Ozone From Biofuel Farms Could Cause Thousands of Deaths a Year

A eucalyptus plantation in Thailand. <a href="http://www.shutterstock.com/cat.mhtml?lang=en&search_source=search_form&version=llv1&anyorall=all&safesearch=1&searchterm=eucalyptus+farm&search_group=&orient=&search_cat=&searchtermx=&photographer_name=&people_gender=&people_age=&people_ethnicity=&people_number=&commercial_ok=&color=&show_color_wheel=1#id=121988359&src=b97119cc1afc91e49f341779fdbe4c7a-1-2">Shutterstock</a>

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Biofuels have a variety of drawbacks. They jack up the price of food, making life hell for the urban poor in the global south, while also pushing small-scale farmers off of land and into misery, as I wrote yesterday. They may contribute to, rather than reduce, greenhouse gas emissions, because they provide incentives to plow up carbon-trapping old forests.

Turns out they can also make you sick. Certain fast-growing trees used for biofuels in Europe can also “increase concentrations of ground-level ozone, resulting in millions of tonnes in crop losses and an additional 1,385 deaths per year,” reports Climate News Network, teasing out the results of a recent study (abstract here) by a UK research team published in Nature Climate Change. The ozone in the upper atmosphere is a good thing—it “filters out dangerous ultra-violet sunlight.” But at ground level, ozone is a “toxic irritant” that makes people wheeze and can be life-threatening for vulnerable populations. When it wafts into fields where crops are grown, ground-level ozone also “causes more damage to plants than all other air pollutants combined,” the US Department of Agriculture reports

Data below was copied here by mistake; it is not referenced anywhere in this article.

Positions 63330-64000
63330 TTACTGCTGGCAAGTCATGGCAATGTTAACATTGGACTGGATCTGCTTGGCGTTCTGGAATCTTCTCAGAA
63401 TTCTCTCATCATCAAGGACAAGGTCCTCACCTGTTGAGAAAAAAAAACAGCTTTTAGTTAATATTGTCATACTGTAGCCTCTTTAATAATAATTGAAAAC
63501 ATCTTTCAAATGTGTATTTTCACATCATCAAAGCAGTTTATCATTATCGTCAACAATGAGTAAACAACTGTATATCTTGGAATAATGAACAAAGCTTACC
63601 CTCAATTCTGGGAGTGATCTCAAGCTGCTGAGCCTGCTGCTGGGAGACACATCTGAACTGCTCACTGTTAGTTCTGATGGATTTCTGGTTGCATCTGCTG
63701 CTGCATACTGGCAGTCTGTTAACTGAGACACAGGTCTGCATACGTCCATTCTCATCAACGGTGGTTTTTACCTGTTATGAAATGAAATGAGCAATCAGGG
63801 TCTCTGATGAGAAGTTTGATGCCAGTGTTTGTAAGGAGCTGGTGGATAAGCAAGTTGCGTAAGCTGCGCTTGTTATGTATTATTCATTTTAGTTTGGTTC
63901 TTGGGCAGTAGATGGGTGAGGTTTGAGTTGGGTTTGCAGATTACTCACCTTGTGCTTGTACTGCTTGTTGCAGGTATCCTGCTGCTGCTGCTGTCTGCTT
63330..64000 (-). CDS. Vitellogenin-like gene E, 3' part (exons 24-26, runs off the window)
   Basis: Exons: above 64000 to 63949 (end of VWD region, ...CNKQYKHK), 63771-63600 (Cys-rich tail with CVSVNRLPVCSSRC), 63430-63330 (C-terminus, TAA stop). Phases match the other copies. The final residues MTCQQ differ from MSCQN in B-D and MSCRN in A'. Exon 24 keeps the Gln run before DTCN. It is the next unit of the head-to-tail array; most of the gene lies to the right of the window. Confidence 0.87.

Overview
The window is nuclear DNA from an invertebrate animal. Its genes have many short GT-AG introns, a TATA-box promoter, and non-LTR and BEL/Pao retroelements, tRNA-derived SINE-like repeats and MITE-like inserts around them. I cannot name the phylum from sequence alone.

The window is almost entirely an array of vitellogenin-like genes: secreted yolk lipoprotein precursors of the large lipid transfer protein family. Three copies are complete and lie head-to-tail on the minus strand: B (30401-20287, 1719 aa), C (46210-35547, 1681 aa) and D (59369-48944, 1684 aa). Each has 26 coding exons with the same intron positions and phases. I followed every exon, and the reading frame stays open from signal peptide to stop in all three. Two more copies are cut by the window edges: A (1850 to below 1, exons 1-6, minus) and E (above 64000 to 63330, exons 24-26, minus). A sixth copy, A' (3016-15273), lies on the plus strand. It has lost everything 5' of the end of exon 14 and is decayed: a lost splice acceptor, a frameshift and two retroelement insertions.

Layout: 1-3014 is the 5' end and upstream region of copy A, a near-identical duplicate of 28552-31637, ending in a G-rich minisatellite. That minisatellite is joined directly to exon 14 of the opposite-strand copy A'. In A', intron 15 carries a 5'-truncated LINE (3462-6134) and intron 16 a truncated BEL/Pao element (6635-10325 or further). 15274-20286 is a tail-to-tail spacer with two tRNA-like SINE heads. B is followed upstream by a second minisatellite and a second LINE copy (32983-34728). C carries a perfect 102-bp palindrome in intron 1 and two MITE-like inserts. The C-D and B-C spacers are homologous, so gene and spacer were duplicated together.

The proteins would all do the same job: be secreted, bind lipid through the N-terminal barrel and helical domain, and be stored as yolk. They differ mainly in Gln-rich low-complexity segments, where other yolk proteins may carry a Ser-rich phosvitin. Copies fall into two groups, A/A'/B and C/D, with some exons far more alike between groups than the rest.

The authors offer a few solutions to mitigate the problems they identify:

The Lancaster team suggest that the unwelcome consequences could be mitigated by the choice of coppice trees genetically engineered to reduce isoprene emissions—one genetically modified poplar has already been tested under laboratory conditions—or by the choice of other biofuel crops such as grasses, or by shifting biofuel production away from densely populated areas and highly productive cereal land.

I have another suggestion: Use farmland to grow food, and focus energy policy on techniques that benefit the environment: conservation, efficiency, and green technologies like wind and solar.

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SIX TRUTHS

Reclaiming power from those who abuse it often starts with telling the truth. And in "This Is How Authoritarians Get Defeated," MoJo's Monika Bauerlein unpacks six truths to remember during the homestretch of an election where democracy, truth, and decency are on the line.

Truth #1: The chaos is the point.

Truth #2: Team Reality is bigger than it seems.

Truth #3: Facebook owns this.

Truth #4: When we go to work, we're in the fight.

Truth #5: It's about minority rule.

Truth #6: The only thing that can save us is…us.

Please take a moment to see how all these truths add up, because what happens in the weeks and months ahead will reverberate for at least a generation and we better be prepared.

And if you think journalism like Mother Jones'—that calls it like it is, that will never acquiesce to power, that looks where others don't—can help guide us through this historic, high-stakes moment, and you're able to right now, please help us reach our $350,000 goal by October 31 with a donation today. It's all hands on deck for democracy.

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